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Five-year deficit plan

Alberta's 2018 budget includes more spending, an $8.8-billion deficit and a five-year plan to balance the books that's tied to the ups and downs of oil prices and the vagaries of pipeline politics.

"This budget continues to support the vital programs and services Albertans need," Finance Minister Joe Ceci said Thursday.

"It continues to work on the diversification of our economy and we need that vitally because of the wild swings in our revenues."

The budget, as in past years, increases funding for core programs in education, health and community services.

There is also money for previously announced incentive programs to diversify the energy-based economy and deliver more high-tech spots in post-secondary schools.

The downside is a debtload of $54.2 billion this year in a province that was effectively debt free 14 years ago. The debt is expected to hit $96 billion by 2024.

"That's what it will take to make sure we don't do without the important services and programs Albertans have come to rely on," Ceci said.

Interest payments on the debt will be $1.9 billion this year, more than all royalty payments expected from bitumen.

This is expected to be the last full budget cycle before the spring election in 2019.

When Premier Rachel Notley's NDP won power in 2015, she inherited an economy that was bottoming out as oil prices crashed and erased billions from Alberta’s coffers.

Rather than ratchet back spending, the NDP poured money into infrastructure and avoided cuts to front-line services.

The numbers show jobs are coming back — including 38,000 in the last three months of 2017 — and the GDP is on the rise. But Notley’s government has been hit with multiple credit downgrades and warnings over the years.

The plan to get back to balance relies on revenue from two pipeline projects approved by the federal government: improvements to Enbridge’s Line 3 into Wisconsin and an expansion of Kinder Morgan's Trans Mountain line to the West Coast.

While construction on Line 3 has begun in Alberta, Trans Mountain has faced delays in British Columbia.

Premier John Horgan is going to court to see if his province has authority to stop any increased oil shipments from Alberta while B.C. reviews oil-spill safety and cleanup.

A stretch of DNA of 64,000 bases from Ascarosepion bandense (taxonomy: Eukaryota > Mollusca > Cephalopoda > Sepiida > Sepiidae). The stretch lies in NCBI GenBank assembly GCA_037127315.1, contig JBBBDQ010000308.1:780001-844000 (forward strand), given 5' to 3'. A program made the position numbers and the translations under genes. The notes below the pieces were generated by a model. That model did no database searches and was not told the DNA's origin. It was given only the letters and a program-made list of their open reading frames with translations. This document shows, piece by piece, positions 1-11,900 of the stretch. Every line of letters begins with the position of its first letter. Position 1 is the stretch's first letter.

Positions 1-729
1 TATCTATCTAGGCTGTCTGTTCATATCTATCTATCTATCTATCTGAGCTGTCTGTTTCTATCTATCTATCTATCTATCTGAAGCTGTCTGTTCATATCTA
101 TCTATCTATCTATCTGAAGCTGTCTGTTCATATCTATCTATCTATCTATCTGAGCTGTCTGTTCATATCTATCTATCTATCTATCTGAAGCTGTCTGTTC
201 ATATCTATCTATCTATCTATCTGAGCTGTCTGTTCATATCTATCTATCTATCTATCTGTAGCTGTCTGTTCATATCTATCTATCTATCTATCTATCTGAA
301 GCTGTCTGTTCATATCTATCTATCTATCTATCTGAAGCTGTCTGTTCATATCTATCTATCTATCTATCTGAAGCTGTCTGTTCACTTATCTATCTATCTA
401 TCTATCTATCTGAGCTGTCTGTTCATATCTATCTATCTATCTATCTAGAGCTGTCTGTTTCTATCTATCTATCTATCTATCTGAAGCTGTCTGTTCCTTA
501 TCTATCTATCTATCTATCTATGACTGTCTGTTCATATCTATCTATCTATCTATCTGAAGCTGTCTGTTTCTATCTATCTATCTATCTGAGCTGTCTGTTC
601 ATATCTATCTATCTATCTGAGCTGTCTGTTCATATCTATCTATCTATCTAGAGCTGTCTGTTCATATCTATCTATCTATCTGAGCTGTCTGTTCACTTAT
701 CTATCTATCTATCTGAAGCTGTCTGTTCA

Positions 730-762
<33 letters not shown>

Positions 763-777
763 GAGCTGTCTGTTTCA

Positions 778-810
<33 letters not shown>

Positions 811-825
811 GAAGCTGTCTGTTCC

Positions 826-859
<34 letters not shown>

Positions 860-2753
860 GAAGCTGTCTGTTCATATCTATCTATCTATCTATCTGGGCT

That move has put the economic future of Trans Mountain up in the air, and Notley is threatening to reduce oil flows to B.C. in retaliation.

"The pipelines will get built," said Ceci. "They are federally approved. They are in the interest of national infrastructure."

Non-renewable resource revenue, which includes oil and gas, bitumen and conventional oil royalties, is expected to fetch $3.8 billion this year. But $10.4 billion is expected when the two pipelines kick in and the budget is balanced in 2024.

Ceci has said steps are being taken to keep the debt and deficit figures manageable.

Alberta has negotiated wage freezes with nurses and teachers, and is keeping the size of the civil service flat.

It will take in $47.9 billion in total revenue this year against $56.2 billion in expenses. There is also a $500-million contingency fund to cover unexpected shortfalls.

Health remains the big ticket department. Its budget rises three per cent to $22.1 billion, representing 40 per cent of total expenses.

The government plans to spend $30 billion over four years on roads and schools, the Calgary Cancer Centre and a new hospital in Edmonton.

For the first time, cannabis revenue is being factored in. Recreational marijuana use becomes legal this year and Alberta expects to take in $26 million in taxes.



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